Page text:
Insurance brokerage

The race to sell insurance via social media

Insurance companies have been developing their social media networks. Tencent has upped the game by throwing its weight behind an insurance advisory service platform on WeChat.

Social media giant Tencent has led an Rmb200 million ($28 million) Series B investment in Xiaobang Guihua – an insurance advisory service platform on WeChat.

Existing shareholders including Sequoia, Bluerun Ventures and Reinsurance Group of America joined the round. They also invested in Xiaobang Guihua’s Series A round in November last year.

The startup is an insurance advisory platform based on WeChat’s Mini Programme. From a variety of different companies, customers can select an insurance policy and then purchase it directly via Xiaobang Guihua’s Mini Programme within WeChat.

Xiaobang Guihua also uses WeChat public accounts to advertise its insurance offers.

The platform began life as an advertising platform for domestic insurance companies in 2014. After two years’ experience, it decided to turn its traffic volume into profit.

After the investment in November last year, Xiaobang Guihua began to standardise its insurance purchase procedures and build a user-friendly platform. Today, its WeChat Mini Programme can deliver everything from insurance policy inquiries to online purchases.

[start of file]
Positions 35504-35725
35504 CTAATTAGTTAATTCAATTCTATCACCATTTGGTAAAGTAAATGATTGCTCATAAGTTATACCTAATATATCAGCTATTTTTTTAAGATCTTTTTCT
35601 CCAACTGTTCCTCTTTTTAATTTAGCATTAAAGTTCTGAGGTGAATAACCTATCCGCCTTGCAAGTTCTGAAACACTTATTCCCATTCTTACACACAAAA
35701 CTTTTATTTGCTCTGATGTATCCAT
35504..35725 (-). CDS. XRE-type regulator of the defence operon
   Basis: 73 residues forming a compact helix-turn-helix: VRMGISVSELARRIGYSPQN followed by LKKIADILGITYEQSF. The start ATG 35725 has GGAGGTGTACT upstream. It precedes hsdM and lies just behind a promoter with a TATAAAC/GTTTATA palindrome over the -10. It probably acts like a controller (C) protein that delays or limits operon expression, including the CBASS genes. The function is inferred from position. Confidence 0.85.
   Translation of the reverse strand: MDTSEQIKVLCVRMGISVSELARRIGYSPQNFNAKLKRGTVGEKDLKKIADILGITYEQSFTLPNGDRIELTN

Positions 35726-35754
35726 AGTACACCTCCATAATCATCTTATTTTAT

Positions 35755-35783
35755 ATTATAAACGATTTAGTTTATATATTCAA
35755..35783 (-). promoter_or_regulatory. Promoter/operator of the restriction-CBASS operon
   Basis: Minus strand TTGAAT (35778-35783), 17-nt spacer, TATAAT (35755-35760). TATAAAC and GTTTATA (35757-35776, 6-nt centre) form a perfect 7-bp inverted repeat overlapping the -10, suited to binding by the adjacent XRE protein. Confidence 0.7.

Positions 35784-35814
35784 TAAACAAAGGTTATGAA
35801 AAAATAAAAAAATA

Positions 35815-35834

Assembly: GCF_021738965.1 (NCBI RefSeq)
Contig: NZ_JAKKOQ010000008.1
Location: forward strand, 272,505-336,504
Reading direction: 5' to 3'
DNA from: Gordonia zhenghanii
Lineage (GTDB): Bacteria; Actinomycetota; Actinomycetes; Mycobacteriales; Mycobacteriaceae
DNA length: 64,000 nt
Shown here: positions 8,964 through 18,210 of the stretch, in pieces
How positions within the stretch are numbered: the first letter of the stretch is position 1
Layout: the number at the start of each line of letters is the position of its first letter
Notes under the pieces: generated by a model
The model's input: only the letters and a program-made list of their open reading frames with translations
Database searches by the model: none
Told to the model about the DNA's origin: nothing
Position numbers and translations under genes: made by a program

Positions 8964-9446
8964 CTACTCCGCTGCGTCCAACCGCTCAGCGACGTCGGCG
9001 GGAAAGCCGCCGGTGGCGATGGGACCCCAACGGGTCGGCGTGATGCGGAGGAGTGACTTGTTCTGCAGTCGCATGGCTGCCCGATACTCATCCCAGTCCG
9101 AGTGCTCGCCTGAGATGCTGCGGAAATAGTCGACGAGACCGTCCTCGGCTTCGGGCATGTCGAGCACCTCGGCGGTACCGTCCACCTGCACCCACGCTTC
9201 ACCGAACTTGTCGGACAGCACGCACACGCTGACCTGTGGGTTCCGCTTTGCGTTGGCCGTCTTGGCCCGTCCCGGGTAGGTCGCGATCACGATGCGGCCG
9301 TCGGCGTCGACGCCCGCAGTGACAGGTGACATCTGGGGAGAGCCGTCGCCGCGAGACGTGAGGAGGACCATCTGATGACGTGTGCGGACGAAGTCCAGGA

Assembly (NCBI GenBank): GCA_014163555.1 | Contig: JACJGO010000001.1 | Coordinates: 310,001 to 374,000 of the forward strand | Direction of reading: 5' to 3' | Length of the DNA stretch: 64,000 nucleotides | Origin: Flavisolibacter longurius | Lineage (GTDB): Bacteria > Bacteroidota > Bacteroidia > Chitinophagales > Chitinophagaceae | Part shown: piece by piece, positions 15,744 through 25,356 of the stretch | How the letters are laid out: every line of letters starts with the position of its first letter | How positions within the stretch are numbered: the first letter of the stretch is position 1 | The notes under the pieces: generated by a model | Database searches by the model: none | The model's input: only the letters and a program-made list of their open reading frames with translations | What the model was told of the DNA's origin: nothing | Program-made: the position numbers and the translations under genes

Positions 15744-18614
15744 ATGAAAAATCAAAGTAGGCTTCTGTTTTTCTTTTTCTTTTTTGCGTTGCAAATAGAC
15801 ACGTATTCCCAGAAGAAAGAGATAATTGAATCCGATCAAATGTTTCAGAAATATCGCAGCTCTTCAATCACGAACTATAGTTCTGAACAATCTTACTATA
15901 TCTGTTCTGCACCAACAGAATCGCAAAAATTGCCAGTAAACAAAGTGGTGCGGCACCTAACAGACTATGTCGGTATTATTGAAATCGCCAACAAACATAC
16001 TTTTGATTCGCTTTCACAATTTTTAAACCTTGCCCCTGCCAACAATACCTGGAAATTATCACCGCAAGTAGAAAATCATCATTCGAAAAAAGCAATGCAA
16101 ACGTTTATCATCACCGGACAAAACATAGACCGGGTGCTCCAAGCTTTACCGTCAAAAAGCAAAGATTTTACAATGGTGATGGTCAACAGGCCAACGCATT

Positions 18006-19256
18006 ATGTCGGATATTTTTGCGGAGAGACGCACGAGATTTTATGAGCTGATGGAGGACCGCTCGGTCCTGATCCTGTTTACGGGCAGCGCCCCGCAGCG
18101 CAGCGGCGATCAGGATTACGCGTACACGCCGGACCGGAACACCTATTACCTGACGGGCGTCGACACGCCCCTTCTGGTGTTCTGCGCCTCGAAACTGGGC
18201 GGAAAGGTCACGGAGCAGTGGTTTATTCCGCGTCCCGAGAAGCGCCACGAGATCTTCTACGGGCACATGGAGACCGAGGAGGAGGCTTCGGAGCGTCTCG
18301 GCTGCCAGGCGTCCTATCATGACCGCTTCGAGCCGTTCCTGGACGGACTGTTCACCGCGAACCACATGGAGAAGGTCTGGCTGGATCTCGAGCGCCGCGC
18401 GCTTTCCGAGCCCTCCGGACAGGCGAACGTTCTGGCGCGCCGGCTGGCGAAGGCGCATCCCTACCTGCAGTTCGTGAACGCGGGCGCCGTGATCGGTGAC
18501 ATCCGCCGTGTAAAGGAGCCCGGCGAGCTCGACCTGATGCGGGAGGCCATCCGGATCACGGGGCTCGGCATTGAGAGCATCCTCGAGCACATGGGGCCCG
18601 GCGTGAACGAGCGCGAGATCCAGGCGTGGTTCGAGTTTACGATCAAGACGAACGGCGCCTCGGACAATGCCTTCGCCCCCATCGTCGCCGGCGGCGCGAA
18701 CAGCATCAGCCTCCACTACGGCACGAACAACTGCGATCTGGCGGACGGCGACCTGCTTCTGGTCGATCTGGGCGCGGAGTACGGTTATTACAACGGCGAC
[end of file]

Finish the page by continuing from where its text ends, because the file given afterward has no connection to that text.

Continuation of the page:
China is the world's second-largest insurance market. According to data from Iresearch, China’s premium income was $541 billion in 2017, almost one-third of the $1.3 trillion premium income in the US. But the premium income only took about 4.4% of China's total domestic GDP that year, much lower than the 11% from the UK, 7% from the US, and even lower than the global average of 6.1%.

Many have bet heavily on the Chinese insurance market. There used to be a trend to buy insurance in Hong Kong which led to a surge in Hong Kong's insurance market. Until the first half of 2019, mainland Chinese still contributed a 7.9% year-on-year premium growth in Hong Kong.

But mainland insurance buyers may shift their focus back to the domestic market after recent protests in Hong Kong. “Many of my customers have cancelled plans to come to Hong Kong and buy insurance as they have concerns about recent protests,” one insurance agent said.

Now is perhaps a good time for Chinese investors to lay the groundwork of a domestic insurance market. In a regulatory update published earlier this month, Beijing issued a notice that allows internet giants to apply for an insurance broker license.

This is great news for internet giants like Tencent and Alibaba. As most insurance agents are building their networks via Tencent’s WeChat, Tencent clearly wants a share of this billion-dollar insurance market.

Unlike Alibaba, which has set up its own subsidiaries to acquire insurance-selling licenses, Tencent mostly buys into other companies which already have them.

Xiaobang Guihua already has a licence as an insurance broker.

The startup claims to provide 100,000 services for its customers. With investment from Tencent, it intends to use proceeds to develop its service platform on WeChat even further.

 

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